The true cost of clothing brands seeking the cheapest and fastest manufacturing is ultimately paid by factory workers, according to a Human Rights Watch report published April 23.

Seeking the lowest possible prices, demanding ever-shorter production times, frequently changing orders and delaying payments on completed work are among fashion brands’ actions that undermine efforts to create safe working conditions and protect the rights of workers.

The report’s title – “Paying for a Bus Ticket and Expecting to Fly” – summarizes the mindset of many fashion brands, which is contributing to the industry’s well-documented abuses and violations of workers’ rights during production.

This attitude is driven by consumer demands for cheap clothing that is currently in style and delivered quickly.

The drive for ever-lower production costs and ever-increasing speed inevitably results in negative consequences that fall in the laps of employees.

“Brand approaches to sourcing and purchasing are not merely a threat to a factory’s financial bottom line. They incentivize suppliers to engage in abusive labor practices and in risky contracting with unauthorized suppliers as a way of cutting costs,” the report said. “This means that brand practices in these areas directly undercut their own efforts to insist on rights-respecting working conditions across their supply chains.”

Only 16% of clothing brands surveyed in 2018 met pre-production guidelines mutually agreed upon during contract negotiations, making it nearly impossible to complete orders within the agreed upon time frame.

This is the rule not the exception, forcing manufacturers to scramble to meet deadlines, often at a cost of employees’ rights and working conditions.

“Detailed, written manufacturing contracts are not an industry norm. Where they do exist, they are often one-sided; many brands assume no written responsibility for delays or other mistakes made by them,” the report said. “Experts say that in some cases, unscrupulous brands unfairly charge discounts and penalties to suppliers as a way of cutting their own costs, knowing that suppliers do not have much leverage to push back.”

While acknowledging that suppliers are ultimately responsible for their business practices, factory conditions and employee safeguards, the report emphasized that fashion brands hold much of the power in the industry.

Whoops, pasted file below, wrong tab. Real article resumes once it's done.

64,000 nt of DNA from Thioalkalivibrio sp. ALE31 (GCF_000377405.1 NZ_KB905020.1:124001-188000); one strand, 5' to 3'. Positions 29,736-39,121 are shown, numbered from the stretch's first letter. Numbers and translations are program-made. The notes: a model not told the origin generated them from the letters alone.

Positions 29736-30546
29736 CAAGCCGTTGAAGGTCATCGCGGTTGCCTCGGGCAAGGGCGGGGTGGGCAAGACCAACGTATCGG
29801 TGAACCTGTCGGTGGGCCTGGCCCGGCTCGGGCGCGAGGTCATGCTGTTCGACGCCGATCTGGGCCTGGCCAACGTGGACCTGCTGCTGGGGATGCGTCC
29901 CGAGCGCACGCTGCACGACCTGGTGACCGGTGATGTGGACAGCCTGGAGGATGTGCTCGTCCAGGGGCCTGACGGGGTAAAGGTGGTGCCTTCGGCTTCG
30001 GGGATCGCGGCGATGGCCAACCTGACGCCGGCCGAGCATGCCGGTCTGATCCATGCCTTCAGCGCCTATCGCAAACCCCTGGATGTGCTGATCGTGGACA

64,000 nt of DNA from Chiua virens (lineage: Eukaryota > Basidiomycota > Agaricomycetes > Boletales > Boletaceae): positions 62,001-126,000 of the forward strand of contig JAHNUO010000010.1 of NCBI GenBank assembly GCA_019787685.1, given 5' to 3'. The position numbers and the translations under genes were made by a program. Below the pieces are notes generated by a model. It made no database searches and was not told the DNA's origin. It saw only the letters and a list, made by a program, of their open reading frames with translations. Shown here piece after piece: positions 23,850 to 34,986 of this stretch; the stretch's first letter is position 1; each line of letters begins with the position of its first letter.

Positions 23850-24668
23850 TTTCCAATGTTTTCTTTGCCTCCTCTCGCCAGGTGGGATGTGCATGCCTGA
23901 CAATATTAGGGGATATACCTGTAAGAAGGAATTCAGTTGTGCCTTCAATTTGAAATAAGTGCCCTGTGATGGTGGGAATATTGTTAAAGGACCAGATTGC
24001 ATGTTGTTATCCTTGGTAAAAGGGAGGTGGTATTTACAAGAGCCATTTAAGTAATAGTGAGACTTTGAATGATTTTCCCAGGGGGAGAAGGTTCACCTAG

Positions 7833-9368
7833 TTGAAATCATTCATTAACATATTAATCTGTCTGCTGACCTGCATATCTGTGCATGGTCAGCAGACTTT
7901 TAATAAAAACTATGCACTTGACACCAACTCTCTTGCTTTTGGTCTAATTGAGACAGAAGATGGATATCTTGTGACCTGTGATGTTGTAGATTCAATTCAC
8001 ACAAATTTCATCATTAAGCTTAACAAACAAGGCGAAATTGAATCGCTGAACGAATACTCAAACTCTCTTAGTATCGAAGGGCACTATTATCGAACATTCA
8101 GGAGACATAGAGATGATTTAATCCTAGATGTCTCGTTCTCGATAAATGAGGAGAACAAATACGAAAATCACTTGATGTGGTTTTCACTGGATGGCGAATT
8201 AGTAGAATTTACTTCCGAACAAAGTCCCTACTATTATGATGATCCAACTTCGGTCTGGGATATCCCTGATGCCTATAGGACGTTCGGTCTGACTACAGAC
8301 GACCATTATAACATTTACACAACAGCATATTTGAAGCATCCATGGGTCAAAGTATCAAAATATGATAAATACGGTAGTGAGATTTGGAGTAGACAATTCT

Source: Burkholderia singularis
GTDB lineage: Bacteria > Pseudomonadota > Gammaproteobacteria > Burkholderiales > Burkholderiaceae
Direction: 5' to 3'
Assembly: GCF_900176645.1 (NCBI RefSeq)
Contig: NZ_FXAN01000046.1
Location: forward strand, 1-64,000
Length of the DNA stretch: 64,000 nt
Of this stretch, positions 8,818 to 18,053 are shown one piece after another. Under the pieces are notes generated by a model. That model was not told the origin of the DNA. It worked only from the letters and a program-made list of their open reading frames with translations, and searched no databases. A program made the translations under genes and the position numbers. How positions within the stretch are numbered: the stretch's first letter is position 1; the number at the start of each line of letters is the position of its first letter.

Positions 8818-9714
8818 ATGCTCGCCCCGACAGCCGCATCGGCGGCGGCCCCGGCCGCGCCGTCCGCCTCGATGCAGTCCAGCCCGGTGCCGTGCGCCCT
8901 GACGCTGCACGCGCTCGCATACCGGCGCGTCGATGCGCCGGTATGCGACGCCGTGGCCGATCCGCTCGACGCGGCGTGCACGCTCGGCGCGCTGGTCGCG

This necessitates that they do their part to “prevent and discourage, rather than incentivize, supplier abuses.”

A 2016 International Labor Organization survey cited in the report found that per unit price was the “main criterion” for 78% of fashion brand buyers, with only 42% taking working conditions at contractors’ factories into consideration in selecting manufacturers.

In addition, 52% of manufacturers reported taking a loss on production contracts in the hope that a future contract would be profitable.

Better practices and approaches by fashion brands would significantly improve working conditions in the production process.

This is particularly true when it comes to employee working hours that are often manipulated and misappropriated due to pressing deadlines (often stemming from the noted failure of fashion brands to meet pre-production requirements).

This could also decrease the widespread practice of subcontracting in order to meet deadlines, often using manufacturers with even poorer working conditions.

This practice tends to increase when a nation’s minimum wage increases but brands are unwilling to pay more for product manufacturing.

For example, during a three-year period (2014-17) in Cambodia in which the minimum wage increased by $53 USD per month, prices paid by the top five fashion brands using Cambodian manufacturers saw an overall decrease and the number of subcontractor factories increased nearly threefold.

Challenges arise when some brands and suppliers seek to improve working conditions and employee protections, inevitably increasing production costs and the price at the register, while other manufacturers and brands do not.

At present, “the industry stands at a real crossroads – one where there is both real momentum towards positive change, and a dangerous current of commercial pressure pushing in exactly the opposite direction.”

The full report is available here.

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